One of the peculiarities is that he claims he’s telling us everything, and he says at one point something like, I can’t keep a secret, the whole bent of my nature is toward confession. I’m just confessing to you. But actually, he’s withholding. There are all of these ways he’s not letting us see what’s really going on. There are ways he’s protecting himself, ways that he’s not making himself available to the reader, to Mitko, to himself, to anyone in his life.
That middle section, I was realizing, was trying to understand how he became the person he is in the first section. I do think he became that person through, as you say, a series of betrayals, and precisely that kind of betrayal where he thought he was in a shared story with someone and it turned out that he wasn’t. That middle section tells two big stories—the story of his relationship with his father and the story of his relationship with his best friend. They’re both stories of an overwhelming desire that not only is he denied, that he can’t act upon, but that condemns him. It’s a desire that makes him despicable. I think that’s really the most profound sense of himself he has.
Shame and joy coexist surprisingly often for him.
In the third section, when he talks about his first experiences of cruising, they are experiences of joy, of great freedom, and they’re experiences of a real community, in some ways a supportive community. I don’t want to simply present these as spaces of shame, because they’re not. But in this narrator’s experience of them, they’re not places that can be scrubbed of shame. And I do think they’re spaces that protect him from a certain kind of intimacy and from a certain kind of bearing of himself. Partly just in terms of duration, because these moments of intimacy don’t have to be sustained over months and years, which is a different kind of challenge, and he doesn’t have to reveal himself to anyone for longer than the space of a single encounter. So in some sense, he does find these spaces give him access to intimacy, give him access to sex, give him access to other people in a way that’s limited or containable.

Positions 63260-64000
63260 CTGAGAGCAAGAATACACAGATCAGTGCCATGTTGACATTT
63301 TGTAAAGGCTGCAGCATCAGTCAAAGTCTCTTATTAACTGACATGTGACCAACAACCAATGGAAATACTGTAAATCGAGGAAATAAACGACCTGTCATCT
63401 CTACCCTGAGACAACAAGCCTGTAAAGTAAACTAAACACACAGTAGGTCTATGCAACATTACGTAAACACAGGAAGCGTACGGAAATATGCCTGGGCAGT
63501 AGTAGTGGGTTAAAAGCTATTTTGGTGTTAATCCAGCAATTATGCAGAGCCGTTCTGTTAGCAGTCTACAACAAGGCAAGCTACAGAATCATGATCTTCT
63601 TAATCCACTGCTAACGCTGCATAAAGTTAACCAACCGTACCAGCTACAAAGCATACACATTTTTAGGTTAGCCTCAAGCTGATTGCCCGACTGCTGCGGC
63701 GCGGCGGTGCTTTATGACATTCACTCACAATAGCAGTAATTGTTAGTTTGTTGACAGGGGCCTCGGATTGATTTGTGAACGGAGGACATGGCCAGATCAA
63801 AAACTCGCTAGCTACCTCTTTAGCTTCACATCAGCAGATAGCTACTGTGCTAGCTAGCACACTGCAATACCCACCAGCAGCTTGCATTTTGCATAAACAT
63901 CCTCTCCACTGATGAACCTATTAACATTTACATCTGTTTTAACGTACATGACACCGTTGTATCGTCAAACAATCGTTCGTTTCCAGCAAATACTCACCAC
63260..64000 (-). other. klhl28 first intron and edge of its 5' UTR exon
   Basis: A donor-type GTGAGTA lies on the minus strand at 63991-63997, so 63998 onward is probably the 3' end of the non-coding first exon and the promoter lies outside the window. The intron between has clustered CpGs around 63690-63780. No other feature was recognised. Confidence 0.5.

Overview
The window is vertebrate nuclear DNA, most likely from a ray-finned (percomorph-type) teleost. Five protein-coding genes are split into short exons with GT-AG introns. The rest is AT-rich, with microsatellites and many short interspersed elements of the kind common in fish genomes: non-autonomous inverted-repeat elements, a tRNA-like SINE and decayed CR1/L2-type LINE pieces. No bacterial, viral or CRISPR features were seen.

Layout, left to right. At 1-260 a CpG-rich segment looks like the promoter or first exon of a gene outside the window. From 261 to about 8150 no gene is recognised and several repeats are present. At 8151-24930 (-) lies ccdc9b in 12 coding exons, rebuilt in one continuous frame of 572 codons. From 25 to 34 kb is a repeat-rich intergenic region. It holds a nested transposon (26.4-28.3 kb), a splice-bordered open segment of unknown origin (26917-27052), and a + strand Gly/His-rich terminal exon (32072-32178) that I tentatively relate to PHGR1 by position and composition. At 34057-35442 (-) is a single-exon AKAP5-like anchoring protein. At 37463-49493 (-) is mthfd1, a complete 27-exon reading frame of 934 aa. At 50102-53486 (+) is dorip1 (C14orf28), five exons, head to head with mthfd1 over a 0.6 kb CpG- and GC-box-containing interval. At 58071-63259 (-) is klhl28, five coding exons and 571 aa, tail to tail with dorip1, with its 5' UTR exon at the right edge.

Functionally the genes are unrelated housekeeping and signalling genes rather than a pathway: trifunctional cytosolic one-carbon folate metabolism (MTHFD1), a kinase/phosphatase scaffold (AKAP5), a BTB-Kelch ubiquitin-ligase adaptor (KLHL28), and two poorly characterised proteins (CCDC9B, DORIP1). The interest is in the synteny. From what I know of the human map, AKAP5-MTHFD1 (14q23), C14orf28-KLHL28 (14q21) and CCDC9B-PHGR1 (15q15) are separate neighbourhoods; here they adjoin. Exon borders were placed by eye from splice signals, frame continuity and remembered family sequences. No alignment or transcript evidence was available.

The first section ends with this weird epilogue where the narrator goes down to the sea and he looks at the water, and it’s a moment of boundlessness or a feeling of a force that can’t be contained. The narrator is very prone to a kind of desire that feels overwhelming for him, that he experiences as threatening, as potentially annihilating. And the sorts of spaces he inhabits, like these bathrooms at the beginning of the book, are a way of trying to protect himself against that boundlessness.